Reached by phone, Sunshine said that she did not care to comment on the presidential election. Asked if she ever started Women for Trump, she hung up. A subsequent email sent to Sunshine asking for clarification was never answered. And a review of campaign finance records shows that Sunshine donated $2,000 to the Clinton campaign in April of this year. She does not appear to have contributed any money to the Trump campaign.
Clinton — who has been embroiled in her own set of scandals — held a significant lead in almost every major poll conducted in August. In New York, she’s counted on support from some of New York’s oldest real estate dynasties, including the Rudins, Resnicks and Dursts, members of which have donated to either her or one of her affiliated funds.
Clinton’s real estate supporters see her as a much-needed unifying force in a country racked by division on everything from immigration to policing, several of them told TRD.
“We are in a period of social and political instability,” said Time Equities CEO Francis Greenburger. “You can’t have businesses succeed if there’s an enormous amount of social unrest and problems out there.”
Greenburger added, “Hillary has a very real program to bring more and more people into the economy [with] more and more jobs.”
Trump’s explosive remarks aside, many Clinton supporters in the real estate and finance industries see the Republican candidate as a wild card who might bring volatility to a commercial and residential rebound that has soared under President Obama.
“To be honest with you, if you own real estate in New York City, this is the best it’s ever been,” said Newmark Grubb Knight Frank’s chairman, Jeff Gural, a major Clinton donor and fundraiser. “I just borrowed money at 3 percent, and I never thought it could get that low.”
Trump’s supporters, however, consider Clinton untrustworthy and argue that her policies won’t offer the spark needed to jump-start the economy. Those in the top-earning 1 percent of households, the class Republicans often refer to reverently as “the job creators,” are expected to see their annual tax burdens rise an average of $78,000 under a Clinton administration, according to the Brookings Institution’s Tax Policy Center.
Many also believe she was purposefully deceitful in using a private email server as secretary of state and negligent in her decisions leading up to the 2012 Benghazi terrorist attack in which four American officials were killed.
Others, including Tom Barrack, the CEO of Los Angeles-based private equity firm Colony Capital, had less harsh assessments of her but think Trump would just be better.
“I think it really comes down to who’s going to do a better job at stimulating growth and incentives for entrepreneurs to build businesses so that there’s more demand and supply and real estate developers can build things, otherwise it’s a pretty boring business,” Barrack said.
Douglas Elliman retail broker Faith Hope Consolo said Trump is a strong leader who can bring stability to the market. “I think it’s even more important now because there’s not calm and continuity in the city.”
Lorber — who along with Vornado’s Roth and others was appointed to Trump’s economic advisory team in August — told TRD that the Republican candidate has already proven the good work that he can do.
“He’s created thousands of jobs,” the Elliman chairman said. “When they couldn’t get the Wollman Rink [in Central Park] done and it was over budget, he came in and opened it quick. He basically restored the Grand Central area to be a vibrant area with the old Commodore Hotel.”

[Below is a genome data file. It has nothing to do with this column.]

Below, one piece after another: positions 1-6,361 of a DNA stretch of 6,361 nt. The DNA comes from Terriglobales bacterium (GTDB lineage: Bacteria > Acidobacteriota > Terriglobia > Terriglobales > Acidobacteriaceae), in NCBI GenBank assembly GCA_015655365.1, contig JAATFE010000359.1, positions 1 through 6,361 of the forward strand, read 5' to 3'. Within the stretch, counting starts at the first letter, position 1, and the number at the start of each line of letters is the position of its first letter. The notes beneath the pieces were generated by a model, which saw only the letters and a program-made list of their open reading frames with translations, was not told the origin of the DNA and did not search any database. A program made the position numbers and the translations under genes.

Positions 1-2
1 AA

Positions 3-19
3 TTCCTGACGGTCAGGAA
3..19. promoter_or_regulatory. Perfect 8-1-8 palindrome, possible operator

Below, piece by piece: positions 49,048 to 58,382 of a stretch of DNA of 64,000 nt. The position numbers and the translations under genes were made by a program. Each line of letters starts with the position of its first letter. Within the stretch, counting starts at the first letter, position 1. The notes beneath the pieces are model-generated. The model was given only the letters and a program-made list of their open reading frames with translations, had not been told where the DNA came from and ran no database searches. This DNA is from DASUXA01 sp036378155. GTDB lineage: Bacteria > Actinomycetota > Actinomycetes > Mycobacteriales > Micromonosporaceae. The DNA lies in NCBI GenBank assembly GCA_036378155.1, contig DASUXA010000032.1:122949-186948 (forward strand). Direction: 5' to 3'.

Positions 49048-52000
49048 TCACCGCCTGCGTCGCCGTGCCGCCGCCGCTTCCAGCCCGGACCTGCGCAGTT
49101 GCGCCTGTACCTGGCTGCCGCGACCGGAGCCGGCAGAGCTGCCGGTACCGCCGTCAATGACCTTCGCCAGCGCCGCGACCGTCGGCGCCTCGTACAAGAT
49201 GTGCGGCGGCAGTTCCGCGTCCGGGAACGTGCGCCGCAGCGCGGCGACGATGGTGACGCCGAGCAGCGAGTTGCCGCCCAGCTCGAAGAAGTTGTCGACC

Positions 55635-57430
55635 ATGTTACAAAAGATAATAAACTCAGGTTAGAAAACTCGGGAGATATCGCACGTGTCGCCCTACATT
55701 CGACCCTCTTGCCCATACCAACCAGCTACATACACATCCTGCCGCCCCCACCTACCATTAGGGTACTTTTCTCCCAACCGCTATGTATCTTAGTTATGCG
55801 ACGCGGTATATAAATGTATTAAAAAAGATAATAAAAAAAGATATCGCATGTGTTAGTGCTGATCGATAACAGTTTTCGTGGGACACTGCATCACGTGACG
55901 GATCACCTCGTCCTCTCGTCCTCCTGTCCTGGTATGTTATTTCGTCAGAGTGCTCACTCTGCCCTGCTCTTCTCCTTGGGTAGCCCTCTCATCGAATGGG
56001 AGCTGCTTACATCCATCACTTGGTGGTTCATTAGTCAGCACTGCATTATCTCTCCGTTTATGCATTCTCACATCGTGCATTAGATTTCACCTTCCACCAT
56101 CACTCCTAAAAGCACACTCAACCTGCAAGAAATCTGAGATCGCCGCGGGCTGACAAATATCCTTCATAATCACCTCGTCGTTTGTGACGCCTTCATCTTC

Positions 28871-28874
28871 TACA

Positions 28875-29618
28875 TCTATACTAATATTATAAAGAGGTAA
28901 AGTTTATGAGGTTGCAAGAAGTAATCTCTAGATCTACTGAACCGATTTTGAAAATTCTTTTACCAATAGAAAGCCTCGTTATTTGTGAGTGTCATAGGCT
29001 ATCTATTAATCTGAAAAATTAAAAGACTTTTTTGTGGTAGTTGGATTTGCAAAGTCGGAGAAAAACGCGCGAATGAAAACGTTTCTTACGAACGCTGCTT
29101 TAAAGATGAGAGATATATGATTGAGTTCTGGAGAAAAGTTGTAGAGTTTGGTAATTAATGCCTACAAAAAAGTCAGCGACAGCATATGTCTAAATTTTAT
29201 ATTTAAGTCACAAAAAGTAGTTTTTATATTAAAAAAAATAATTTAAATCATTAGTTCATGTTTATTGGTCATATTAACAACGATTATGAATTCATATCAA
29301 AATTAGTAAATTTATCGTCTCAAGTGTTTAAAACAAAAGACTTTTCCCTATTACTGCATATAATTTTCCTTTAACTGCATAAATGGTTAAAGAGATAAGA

Edward J. Minskoff, who developed the speculative office tower 51 Astor Place, said Clinton is in no position to set a sound economic agenda.
“She has no strong business background, she’s basically been a politician all of her life,” he said. “We need someone that has a business background that can surround themselves with businesspeople.”
Still, Minskoff, who plans to write Michael Bloomberg’s name on his ballot, will not endorse Trump, either, though he said that the candidate would likely pick “bright, capable people” to help him make decisions in the White House.
Clinton is not an option for him. “I think she failed as secretary of state; I don’t really trust her,” he said.
Ackman Ziff broker Jason Meister — who is working on Trump’s New York campaign alongside former GOP New York gubernatorial candidate and Tea Party favorite Carl Paladino, a Buffalo real estate developer— dismissed what he sees as overreactions to single comments Trump has made at rallies and on social media. Meister said those individual remarks are not sufficient grounds for abandoning Trump.
“I don’t think that’s what this election is about,” Meister said, adding that what’s most important is a “referendum” on eight years of Obama. “It’s not so much about Trump, he’s lucky to be where he is at a time that people want an outsider.”
Clinton, Meister said, “is running a global pay-to-play criminal enterprise” with the Clinton Foundation and is “a symbol of Washington, D.C.” and its corruption.
Meister and his father, the real estate attorney Stephen Meister, who has represented Trump in the past, published an editorial in the Washington Examiner in August criticizing Clinton’s record for everything from flunking the bar exam to allegedly pushing to invade Libya out of personal oil interests to collecting charitable donations from members of crooked foreign governments.
“Hillary doesn’t care if women can choose to drive, let alone have an abortion; nor whether gays have the right to live, let alone marry: She took millions more from Sharia-run regimes that punish or kill women and gays,” the Meisters wrote.
All in all, Clinton has greatly outraised Trump.
Trump’s campaign committee raised more than $62 million in June and July, beating many expectations. That, however, was still not enough to match Clinton, who raked in more than $86 million during the same time.
Clinton also maintains a substantial fundraising lead by outside groups and PACs. Her total raised through July — including PAC cash, but excluding money raised by the party and joint funds — comes to $446.4 million, according to a Bloomberg analysis. Trump’s total, by comparison, comes to $137.3 million.
And while the Republican Party has brought in more dollars than the Democratic Party so far this cycle ($202.4 million versus $150.5 million, according to Bloomberg), only a portion of those funds can be spent on the presidential campaigns. The rest is earmarked for other party obligations.